Like many of you, I stayed up much later than usual last Tuesday evening. I flipped channels searching for (and comparing) each network’s up-to-the-minute election results. While each network displayed the election results slightly differently, one image dominated every network’s coverage: a color-coded map of the United States.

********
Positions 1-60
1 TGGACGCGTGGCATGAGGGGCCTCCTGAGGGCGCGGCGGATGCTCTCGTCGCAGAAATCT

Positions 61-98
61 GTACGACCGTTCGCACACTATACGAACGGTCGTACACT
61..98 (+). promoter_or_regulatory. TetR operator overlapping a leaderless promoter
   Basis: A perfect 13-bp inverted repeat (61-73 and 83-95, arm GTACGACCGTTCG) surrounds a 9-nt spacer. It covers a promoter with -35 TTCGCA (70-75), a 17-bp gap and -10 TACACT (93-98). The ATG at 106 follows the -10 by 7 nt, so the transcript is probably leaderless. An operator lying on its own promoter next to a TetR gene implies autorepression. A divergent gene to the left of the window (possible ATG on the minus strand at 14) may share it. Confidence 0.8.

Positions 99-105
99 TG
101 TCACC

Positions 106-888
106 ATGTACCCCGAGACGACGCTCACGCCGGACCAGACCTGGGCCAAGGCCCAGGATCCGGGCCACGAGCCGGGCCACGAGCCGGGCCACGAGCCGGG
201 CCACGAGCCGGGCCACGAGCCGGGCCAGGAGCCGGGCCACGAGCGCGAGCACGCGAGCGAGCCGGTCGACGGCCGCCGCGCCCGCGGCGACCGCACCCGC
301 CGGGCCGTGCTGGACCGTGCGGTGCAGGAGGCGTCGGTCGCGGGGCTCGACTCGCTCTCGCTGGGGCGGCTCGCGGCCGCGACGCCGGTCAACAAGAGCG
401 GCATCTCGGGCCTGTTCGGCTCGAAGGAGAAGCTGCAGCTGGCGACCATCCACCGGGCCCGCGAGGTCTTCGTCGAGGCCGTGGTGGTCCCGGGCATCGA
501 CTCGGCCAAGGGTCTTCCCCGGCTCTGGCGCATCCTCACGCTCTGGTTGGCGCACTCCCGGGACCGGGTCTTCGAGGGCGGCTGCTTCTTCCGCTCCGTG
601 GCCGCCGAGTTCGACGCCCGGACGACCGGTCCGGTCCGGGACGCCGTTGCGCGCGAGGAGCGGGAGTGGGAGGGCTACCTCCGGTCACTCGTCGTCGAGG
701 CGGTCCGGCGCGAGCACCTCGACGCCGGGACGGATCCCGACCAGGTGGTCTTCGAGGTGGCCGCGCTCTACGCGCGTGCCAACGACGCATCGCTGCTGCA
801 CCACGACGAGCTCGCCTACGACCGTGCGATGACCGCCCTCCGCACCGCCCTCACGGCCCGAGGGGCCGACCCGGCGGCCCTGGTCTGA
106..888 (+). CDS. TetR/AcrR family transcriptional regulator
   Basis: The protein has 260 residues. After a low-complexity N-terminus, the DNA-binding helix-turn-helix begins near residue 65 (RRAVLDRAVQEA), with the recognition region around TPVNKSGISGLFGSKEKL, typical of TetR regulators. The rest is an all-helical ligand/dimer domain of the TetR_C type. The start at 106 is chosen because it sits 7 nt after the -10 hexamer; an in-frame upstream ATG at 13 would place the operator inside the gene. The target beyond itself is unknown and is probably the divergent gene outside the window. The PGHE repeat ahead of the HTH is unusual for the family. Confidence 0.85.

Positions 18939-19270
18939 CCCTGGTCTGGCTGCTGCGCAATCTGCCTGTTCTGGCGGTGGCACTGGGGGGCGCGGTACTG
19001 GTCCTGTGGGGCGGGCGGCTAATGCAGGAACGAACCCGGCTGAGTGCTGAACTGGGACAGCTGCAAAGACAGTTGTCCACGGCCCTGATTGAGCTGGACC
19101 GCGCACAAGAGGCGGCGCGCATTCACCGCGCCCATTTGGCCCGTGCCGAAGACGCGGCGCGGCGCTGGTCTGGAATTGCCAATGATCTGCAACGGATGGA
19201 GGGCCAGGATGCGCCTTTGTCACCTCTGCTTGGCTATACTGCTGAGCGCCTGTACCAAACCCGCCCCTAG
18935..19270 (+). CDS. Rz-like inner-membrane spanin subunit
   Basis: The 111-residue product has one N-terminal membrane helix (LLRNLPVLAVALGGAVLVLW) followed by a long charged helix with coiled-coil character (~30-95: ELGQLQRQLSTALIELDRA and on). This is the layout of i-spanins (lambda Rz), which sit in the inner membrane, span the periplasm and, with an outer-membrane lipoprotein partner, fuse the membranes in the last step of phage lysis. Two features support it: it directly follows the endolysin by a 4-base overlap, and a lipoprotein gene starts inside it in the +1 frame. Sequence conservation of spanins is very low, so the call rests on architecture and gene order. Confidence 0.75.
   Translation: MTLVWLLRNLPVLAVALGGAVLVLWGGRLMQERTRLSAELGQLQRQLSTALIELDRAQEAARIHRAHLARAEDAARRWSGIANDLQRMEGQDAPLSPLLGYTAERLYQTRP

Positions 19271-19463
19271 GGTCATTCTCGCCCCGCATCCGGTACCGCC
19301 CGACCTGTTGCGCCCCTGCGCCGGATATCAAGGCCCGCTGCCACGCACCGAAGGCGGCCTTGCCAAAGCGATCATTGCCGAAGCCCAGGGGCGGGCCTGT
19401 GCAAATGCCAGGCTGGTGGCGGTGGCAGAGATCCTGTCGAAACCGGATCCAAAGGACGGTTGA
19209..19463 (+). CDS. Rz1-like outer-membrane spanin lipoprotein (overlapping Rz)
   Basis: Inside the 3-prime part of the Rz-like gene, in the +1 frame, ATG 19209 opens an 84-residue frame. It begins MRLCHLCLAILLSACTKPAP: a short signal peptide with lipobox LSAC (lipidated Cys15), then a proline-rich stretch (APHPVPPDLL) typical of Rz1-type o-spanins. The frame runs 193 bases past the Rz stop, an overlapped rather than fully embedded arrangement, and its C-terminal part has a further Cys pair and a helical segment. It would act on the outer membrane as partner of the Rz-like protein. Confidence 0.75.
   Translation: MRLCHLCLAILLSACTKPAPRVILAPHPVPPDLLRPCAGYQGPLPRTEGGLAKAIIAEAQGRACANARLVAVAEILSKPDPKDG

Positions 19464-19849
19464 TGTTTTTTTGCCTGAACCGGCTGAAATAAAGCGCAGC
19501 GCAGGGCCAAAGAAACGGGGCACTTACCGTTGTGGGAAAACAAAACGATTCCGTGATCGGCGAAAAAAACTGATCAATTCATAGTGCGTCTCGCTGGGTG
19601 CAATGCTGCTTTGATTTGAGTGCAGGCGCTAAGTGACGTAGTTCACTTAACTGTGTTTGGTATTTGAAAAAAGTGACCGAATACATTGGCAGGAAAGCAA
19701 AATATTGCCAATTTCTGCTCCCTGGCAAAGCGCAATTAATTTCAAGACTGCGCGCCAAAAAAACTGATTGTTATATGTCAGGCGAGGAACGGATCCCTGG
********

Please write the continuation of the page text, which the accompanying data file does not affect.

In August of 2016, schools using the edX platform agreed on a common data structure (standards) for their MOOCs in order to facilitate research on student learning and to allow for comparisons of data across schools. Of course, education researchers working with massive data sets are not the only ones who require standardized, well-organized data. With increasing frequency, a wide range of decision-makers — from higher ed administrators to marketing analysts to individual consumers — collect and analyze data in order to help answer a broad spectrum of questions and inform their decisions. These analyses rely on well-organized, and often standardized, data.